Three of the four options the Productivity Commission put forward to improve the quality of the default super selection process have been criticised for increasing the risk of political interference.

In response to the Productivity Commissions’ March 2017 draft report on how best to allocate default members – a market worth $474 billion – to super products, the Association of Superannuation Funds of Australia (ASFA) undertook an assessment of the four alternative models put forward for consultation.

Each of the four models are touted as introducing competitive processes to improve the quality and comparability of information, and to simplify the system by reducing the number of products.

The proposed alternatives are: a fee-based auction model, an assisted employee choice model, an assisted employer choice model, and a multi-criteria tender model.

ASFA stated that each model has risks attached that could easily lead to poor outcomes for fund members. However, three of the models – assisted employee choice, assisted employer choice, and multi-criteria tender – all present risks that stem from the requirement for a government‐appointed body that would oversee the selection of ‘default’ funds, the peak body argued.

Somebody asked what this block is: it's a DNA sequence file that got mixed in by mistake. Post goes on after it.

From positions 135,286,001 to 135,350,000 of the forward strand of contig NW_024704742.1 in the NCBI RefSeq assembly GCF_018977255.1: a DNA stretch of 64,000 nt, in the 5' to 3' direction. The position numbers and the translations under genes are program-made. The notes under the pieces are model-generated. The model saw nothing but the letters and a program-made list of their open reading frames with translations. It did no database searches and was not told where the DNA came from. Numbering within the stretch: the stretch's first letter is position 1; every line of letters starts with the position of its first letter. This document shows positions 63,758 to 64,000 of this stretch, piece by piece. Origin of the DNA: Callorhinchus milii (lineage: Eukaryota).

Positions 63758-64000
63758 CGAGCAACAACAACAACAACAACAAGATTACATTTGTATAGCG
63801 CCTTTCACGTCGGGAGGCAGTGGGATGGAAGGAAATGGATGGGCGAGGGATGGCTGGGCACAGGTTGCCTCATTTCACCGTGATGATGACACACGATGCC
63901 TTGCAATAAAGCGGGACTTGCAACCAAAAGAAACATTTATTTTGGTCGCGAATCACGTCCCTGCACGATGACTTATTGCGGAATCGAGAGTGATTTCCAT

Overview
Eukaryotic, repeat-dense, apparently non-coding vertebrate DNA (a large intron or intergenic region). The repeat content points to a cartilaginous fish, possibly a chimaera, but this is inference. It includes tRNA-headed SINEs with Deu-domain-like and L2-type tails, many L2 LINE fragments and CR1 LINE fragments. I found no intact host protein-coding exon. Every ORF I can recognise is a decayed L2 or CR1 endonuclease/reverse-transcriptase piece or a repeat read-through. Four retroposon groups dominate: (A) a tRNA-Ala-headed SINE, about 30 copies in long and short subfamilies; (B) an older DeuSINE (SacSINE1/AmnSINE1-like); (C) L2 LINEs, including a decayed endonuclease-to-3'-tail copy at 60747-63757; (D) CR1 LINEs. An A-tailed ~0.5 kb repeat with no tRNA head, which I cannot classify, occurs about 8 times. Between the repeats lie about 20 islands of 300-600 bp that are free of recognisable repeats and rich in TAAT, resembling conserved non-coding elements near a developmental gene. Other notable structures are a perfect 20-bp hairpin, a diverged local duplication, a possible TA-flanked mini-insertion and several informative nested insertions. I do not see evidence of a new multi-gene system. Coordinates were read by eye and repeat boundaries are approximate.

“It may prove difficult to find individuals who have the required depth of skill and are free from conflicts of interest,” ASFA’s submission read. “There is also the risk of political influence – in particular, that the membership of the body would be reviewed and altered upon a change of government.”

Other organisations that have voiced similar criticisms include the Australian Council of Trade Unions, Industry Super Australia and AustralianSuper.

The fee-based auction model introduces risks as well, the ASFA stated. The model would pose a threat to members’ long-term outcomes and to the stability of the broader system, ASFA chief executive Dr Martin Fahy said.

“A similar model operates in Chile’s pension system, yet it has failed to bolster competition and instead resulted in only one fund tendering in the most recent round,” Fahy argued. “Over the long term, this type of model risks a ‘race to the bottom’ among funds, where funds focus on lower fees at the expense of long-term returns and member services.

“ASFA’s analysis of the Chilean model found it ‘less than hot’. It’s a solution looking for a problem that doesn’t exist in Australia, and the model [is] failing to deliver the desired results in Chile.”

Submissions in response to the draft report were due on April 28, 2017. The Productivity Commission is now considering the responses. The finalised report is expected to be handed to the Australian Government by August 17, 2017.